New Apple patent calculates wind resistance for cyclists using Apple Watch
What you need to know
- Apple has been awarded a new patent relating to the calculation of wind resistance.
- The patent was first applied for in March of 2017.
- Apple plans to use it on Apple Watches worn by cyclists.
Apple first applied for a patent called "Apple Watch Invention Aims to Extend Activities and Monitoring Data for cyclists" back in March of 2017 and now it's been granted, as spotted by Patently Apple.
According to the report, this patent is meant to allow an Apple Watch to monitor Apple Watch wearers as they cycle including the amount of wind resistance that is being generated.
The patent also has includes details of a wearable device – an Apple Watch in this case – that would also keep track of a wearer's heart rate. Motion sensors would also allow the Apple Watch to track its position and orientation as the cyclist moves.
Apple's desire to track wind resistance is because it wants to be able to accurately determine how much effort is being expelled by the cyclist. Wind resistance is one key factor in calculating that, as is the angle of ascent or descent. Apple would likely use the different sensors inside the Apple Watch to calculate everything as accurately as possible, including wind resistance.
You can read more about the patent in Patently Apple's report from 2017.
It's also important to remember that Apple patents a ton of things and not all of them find their way into shipping products.
Get the best of iMore in your inbox, every day!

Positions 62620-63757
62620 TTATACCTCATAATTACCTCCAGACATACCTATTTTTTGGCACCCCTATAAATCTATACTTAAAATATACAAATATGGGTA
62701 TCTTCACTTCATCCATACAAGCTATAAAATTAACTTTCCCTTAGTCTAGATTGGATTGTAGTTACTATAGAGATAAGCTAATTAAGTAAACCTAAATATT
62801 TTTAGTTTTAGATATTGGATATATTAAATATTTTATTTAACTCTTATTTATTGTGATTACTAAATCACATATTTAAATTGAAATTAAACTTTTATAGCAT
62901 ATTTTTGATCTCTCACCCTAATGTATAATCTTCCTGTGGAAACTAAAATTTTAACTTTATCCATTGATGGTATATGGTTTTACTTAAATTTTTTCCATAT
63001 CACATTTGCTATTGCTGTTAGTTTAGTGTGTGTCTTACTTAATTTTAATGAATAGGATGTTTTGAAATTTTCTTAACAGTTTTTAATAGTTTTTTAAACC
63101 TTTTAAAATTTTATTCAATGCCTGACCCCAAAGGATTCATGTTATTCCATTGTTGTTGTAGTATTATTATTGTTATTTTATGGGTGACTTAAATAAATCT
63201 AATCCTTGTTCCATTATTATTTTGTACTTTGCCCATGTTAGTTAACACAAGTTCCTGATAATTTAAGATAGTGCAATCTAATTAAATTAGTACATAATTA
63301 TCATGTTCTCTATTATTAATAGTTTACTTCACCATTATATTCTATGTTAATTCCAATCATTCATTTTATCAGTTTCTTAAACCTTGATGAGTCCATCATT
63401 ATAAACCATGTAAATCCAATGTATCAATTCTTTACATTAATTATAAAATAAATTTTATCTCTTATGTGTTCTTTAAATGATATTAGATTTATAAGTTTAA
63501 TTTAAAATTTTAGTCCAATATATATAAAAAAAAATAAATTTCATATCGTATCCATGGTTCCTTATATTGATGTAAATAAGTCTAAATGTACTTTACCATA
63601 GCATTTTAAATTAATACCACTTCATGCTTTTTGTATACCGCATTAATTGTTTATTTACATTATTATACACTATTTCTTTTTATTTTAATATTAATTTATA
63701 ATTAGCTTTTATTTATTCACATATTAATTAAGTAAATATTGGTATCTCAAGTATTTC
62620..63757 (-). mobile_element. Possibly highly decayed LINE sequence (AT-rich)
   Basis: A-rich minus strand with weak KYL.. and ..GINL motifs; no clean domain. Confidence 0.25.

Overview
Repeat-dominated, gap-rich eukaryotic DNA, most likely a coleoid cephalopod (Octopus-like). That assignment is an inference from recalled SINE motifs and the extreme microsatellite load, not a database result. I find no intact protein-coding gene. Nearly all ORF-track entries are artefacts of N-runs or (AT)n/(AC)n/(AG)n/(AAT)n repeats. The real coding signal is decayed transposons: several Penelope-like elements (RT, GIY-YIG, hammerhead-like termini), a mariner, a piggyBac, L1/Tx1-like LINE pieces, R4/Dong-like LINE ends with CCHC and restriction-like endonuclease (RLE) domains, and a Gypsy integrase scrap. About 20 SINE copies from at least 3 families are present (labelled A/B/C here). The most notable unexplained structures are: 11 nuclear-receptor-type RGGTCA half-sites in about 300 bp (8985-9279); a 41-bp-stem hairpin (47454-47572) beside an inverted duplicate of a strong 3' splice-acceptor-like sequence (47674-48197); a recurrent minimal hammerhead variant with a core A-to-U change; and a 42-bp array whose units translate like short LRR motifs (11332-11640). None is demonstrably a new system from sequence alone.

Oliver Haslam has written about Apple and the wider technology business for more than a decade with bylines on How-To Geek, PC Mag, iDownloadBlog, and many more. He has also been published in print for Macworld, including cover stories. At iMore, Oliver is involved in daily news coverage and, not being short of opinions, has been known to 'explain' those thoughts in more detail, too.
Having grown up using PCs and spending far too much money on graphics card and flashy RAM, Oliver switched to the Mac with a G5 iMac and hasn't looked back. Since then he's seen the growth of the smartphone world, backed by iPhone, and new product categories come and go. Current expertise includes iOS, macOS, streaming services, and pretty much anything that has a battery or plugs into a wall. Oliver also covers mobile gaming for iMore, with Apple Arcade a particular focus. He's been gaming since the Atari 2600 days and still struggles to comprehend the fact he can play console quality titles on his pocket computer.
How the heck are they going to get wind speed and direction? Are Apple watches going to get a pitot tube? an anemometer and wind vane?